It is now generally accepted that nuclear power will become an increasingly vital part of the world's energy provision, specifically that of electricity. Proposed expansion of uranium production in Russia means that it is likely that 45% of the uranium nuclear fuel used in the world will by 2030 come from Russia and its environs - a very strong card to throw on the table in the unfolding game of "new world order", which is underpinned utterly by resources, especially those of energy.
The terms "energy" and "electricity" are often but incorrectly used synonymously. Only a proportion of total energy is used in the form of electricity, in the U.K. about one fifth; roughly 40% of the rest comes from oil used almost entirely to fuel transportation, and the remainder is thermal energy to heat buildings and run industry, more of which could in principle be provided via electricity if generating capacity can be expanded. The U.K. seems set to maintain gas-fired electricity output, even though there are issues over just how much gas we will be able to import in competition with other nations in Europe, and switching-over to more nuclear power from gas-technology will not be easy.
Last year, Russia overtook Niger to become the fourth largest producer of uranium, following Canada, Australia and Kazakhstan, with an output of 3,527 tons. There are however plans to recover much more uranium from deposits in Eastern Siberia and other regions and through deals with other uranium producing countries: Canada and Kazakhstan already have cooperative arrangements in place and there are explorations ongoing in Mongolia which it is thought may have the greatest uranium resources of any nation.
In the far-eastern Russian Chita Region lies the city of Krasnokamensk, home to the Priargun "mining and dressing" plant, which produces a massive 93% of Russia's uranium. The proven reserve there is 150,000 tons and another 7% is produced by underground leaching (a much cheaper process than conventional mining) in Dalur (Kurgan Region) and the Republic of Buryatia (Khiagda). In total these deposits are sufficient to meet home-demand only and so, if Russia is to become a major exporter and controller of the world uranium market, it has to yield more from elsewhere.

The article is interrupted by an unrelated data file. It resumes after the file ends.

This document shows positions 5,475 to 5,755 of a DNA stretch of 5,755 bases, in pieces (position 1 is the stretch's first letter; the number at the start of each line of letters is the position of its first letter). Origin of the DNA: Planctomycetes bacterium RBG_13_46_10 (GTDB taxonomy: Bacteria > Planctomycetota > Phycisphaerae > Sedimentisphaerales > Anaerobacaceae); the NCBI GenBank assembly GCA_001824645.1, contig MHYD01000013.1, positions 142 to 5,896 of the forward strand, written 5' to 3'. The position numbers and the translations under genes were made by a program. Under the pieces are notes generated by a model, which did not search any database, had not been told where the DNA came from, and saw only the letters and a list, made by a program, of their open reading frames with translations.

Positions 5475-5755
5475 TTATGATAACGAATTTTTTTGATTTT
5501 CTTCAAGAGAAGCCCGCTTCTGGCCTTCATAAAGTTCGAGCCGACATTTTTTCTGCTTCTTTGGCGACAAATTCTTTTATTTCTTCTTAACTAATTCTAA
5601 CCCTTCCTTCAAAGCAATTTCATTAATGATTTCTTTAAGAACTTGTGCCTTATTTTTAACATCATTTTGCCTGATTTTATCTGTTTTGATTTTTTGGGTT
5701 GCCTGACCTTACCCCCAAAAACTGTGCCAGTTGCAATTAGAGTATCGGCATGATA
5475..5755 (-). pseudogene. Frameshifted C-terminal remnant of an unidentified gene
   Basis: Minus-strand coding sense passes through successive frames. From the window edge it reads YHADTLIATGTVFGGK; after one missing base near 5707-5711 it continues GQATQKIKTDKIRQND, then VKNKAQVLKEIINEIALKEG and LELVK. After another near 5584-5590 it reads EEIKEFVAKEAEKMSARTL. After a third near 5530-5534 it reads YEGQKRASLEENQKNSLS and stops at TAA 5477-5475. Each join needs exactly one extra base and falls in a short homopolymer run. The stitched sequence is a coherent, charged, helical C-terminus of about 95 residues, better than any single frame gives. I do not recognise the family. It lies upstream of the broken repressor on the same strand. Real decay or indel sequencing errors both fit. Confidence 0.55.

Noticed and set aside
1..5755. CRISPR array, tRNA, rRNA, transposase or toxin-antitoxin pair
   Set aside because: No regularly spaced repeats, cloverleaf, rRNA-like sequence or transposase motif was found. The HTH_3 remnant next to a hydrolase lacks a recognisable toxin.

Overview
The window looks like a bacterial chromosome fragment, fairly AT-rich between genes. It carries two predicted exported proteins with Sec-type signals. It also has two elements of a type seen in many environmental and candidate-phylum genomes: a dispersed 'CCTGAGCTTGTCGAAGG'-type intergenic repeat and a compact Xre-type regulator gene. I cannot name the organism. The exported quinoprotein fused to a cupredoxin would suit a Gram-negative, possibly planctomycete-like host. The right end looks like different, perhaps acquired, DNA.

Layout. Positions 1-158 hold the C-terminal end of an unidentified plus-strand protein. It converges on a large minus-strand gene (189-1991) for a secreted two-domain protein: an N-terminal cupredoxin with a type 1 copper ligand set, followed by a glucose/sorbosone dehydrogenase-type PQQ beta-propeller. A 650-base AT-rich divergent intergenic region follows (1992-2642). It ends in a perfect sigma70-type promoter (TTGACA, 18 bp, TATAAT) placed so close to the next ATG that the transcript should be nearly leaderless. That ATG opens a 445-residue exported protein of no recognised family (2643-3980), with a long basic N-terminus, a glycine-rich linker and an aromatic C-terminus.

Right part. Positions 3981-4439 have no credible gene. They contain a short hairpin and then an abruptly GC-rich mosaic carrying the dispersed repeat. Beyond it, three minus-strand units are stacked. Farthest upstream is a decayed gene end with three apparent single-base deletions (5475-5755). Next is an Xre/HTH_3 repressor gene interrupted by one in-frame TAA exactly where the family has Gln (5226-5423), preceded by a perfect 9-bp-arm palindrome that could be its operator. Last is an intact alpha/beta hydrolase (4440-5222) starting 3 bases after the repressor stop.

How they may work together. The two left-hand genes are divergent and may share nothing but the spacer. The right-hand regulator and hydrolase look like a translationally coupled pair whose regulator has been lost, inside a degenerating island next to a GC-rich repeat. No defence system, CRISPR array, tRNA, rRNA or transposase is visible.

Additionally, Russia must provide uranium for soviet-built nuclear plants (e..g Metsamor in the Republic of Armenia and Kozloduy in Bulgaria) abroad, along with meeting contracts for uranium-enrichment and the overall result is a deficit of around 6000 tons a year of uranium. This shortfall from "new" resources is made-up by reprocessing uranium from nuclear weapons and "depleted uranium tails" which are deposits of ore that are used twice. However, these "secondary reserves" will be used-up in 10 - 15 years and so more actual "new" production is unequivocal.
In this regard, the Rosatom uranium monopoly, Atomredmetzoloto, intends to up its production to 3,880 tons (up 10% on 2007) and to increase this to 20,000 tons by 2024. As noted in the context of oil, it is the rate of supply (the "tap") that matters more than the size of the reserve (the "tank"). Russia has a very large tank of uranium, holding around 564,000 tons if the deposits at Elkon of 344,000 tons is included. Elkon is located on the banks of the River Aldan in Yakutia in the north of the Republic of Sakha, and the uranium ore is buried deep underground in a bank of permafrost and so digging it out will not be all that easy.
I wonder too, whether there will be disturbances of methane hydrate, releasing methane into the atmosphere in the process. The Argentines are measuring the gas-output from the arses of cattle at the moment which they fear might be causing 30% of Argentina's methane global-warming gas emissions, but what in comparison could mining Siberian permafrost turn-up?
All in all, experts have reckoned that Russia could produce 45% of the world's uranium by 2030, which, if nuclear power becomes as important as some think in the fight to wean the world off fossil-fuel, will place them centre-stage in world affairs.
"Russia's uranium breakthrough." By (RIA Novosti commentator) Tatyana Sinitsyna http://en.rian.ru/analysis/20080708/113538769-print.html.